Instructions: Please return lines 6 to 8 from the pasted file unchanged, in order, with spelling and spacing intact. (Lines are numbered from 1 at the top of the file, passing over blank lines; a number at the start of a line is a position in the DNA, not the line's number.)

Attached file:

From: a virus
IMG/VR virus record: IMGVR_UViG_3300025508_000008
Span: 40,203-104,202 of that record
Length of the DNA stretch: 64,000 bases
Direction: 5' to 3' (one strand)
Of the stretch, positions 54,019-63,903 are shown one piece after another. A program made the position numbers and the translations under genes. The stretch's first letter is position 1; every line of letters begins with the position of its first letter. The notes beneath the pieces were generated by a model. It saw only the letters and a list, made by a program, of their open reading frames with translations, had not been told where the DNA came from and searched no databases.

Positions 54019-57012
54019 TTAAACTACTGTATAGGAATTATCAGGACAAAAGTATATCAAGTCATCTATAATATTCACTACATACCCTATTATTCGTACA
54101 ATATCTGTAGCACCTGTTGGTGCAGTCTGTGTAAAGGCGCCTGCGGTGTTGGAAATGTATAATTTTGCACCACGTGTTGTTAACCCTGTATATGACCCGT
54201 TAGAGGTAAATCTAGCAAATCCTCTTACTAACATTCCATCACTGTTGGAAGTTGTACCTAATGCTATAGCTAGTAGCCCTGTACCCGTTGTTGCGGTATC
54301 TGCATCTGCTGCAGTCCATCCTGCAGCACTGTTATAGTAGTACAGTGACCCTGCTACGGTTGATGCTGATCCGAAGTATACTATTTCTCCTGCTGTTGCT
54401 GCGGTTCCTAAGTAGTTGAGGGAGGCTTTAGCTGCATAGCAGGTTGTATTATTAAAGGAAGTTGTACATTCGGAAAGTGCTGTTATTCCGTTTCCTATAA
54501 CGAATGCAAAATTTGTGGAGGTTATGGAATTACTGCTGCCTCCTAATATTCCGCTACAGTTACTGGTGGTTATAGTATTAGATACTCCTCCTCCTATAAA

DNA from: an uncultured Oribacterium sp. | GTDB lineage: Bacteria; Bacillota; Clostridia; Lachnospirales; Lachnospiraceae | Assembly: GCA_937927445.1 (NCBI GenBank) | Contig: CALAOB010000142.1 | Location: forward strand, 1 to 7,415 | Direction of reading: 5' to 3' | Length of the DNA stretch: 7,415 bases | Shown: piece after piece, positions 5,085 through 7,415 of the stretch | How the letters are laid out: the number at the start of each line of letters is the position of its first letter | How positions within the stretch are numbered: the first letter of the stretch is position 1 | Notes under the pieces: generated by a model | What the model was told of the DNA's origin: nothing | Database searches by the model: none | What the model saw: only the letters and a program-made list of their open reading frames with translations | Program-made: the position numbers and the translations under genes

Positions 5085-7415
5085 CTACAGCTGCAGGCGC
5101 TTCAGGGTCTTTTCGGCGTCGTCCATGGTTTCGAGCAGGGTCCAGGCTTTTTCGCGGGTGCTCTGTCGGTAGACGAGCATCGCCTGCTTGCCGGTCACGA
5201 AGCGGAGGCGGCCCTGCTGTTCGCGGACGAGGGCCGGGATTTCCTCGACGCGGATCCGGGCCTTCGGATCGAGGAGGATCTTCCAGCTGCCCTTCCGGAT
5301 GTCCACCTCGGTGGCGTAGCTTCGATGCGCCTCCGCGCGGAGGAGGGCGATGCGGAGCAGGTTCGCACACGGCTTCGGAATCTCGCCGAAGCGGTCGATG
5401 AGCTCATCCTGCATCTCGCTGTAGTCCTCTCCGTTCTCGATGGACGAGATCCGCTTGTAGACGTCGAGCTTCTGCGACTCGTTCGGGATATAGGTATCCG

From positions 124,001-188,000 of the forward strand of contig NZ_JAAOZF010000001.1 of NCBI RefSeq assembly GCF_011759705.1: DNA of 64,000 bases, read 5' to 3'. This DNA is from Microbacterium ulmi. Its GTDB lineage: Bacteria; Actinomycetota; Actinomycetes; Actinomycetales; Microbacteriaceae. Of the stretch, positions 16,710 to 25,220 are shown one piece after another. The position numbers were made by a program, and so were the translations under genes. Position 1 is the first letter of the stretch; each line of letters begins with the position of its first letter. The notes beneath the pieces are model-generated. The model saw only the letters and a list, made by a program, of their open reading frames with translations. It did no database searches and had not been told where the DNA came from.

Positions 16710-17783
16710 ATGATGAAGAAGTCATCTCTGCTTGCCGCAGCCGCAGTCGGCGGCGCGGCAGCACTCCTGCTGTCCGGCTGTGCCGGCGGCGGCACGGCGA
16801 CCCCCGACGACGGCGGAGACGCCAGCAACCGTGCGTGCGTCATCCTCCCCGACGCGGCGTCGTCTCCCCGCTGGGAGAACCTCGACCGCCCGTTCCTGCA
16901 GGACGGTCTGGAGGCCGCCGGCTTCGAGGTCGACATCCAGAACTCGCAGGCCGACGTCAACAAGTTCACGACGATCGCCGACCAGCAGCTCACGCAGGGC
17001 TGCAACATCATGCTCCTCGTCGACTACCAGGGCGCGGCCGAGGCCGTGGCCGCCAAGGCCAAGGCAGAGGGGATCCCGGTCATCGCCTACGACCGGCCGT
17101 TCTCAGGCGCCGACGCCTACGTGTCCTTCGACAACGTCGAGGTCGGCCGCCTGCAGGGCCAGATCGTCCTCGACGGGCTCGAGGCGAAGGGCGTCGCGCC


Of the stretch, positions 54,019-63,903 are shown one piece after another. A program made the position numbers and the translations under genes. The stretch's first letter is position 1; every line of letters begins with the position of its first letter. The notes beneath the pieces were generated by a model. It saw only the letters and a list, made by a program, of their open reading frames with translations, had not been told where the DNA came from and searched no databases.

Positions 54019-57012
54019 TTAAACTACTGTATAGGAATTATCAGGACAAAAGTATATCAAGTCATCTATAATATTCACTACATACCCTATTATTCGTACA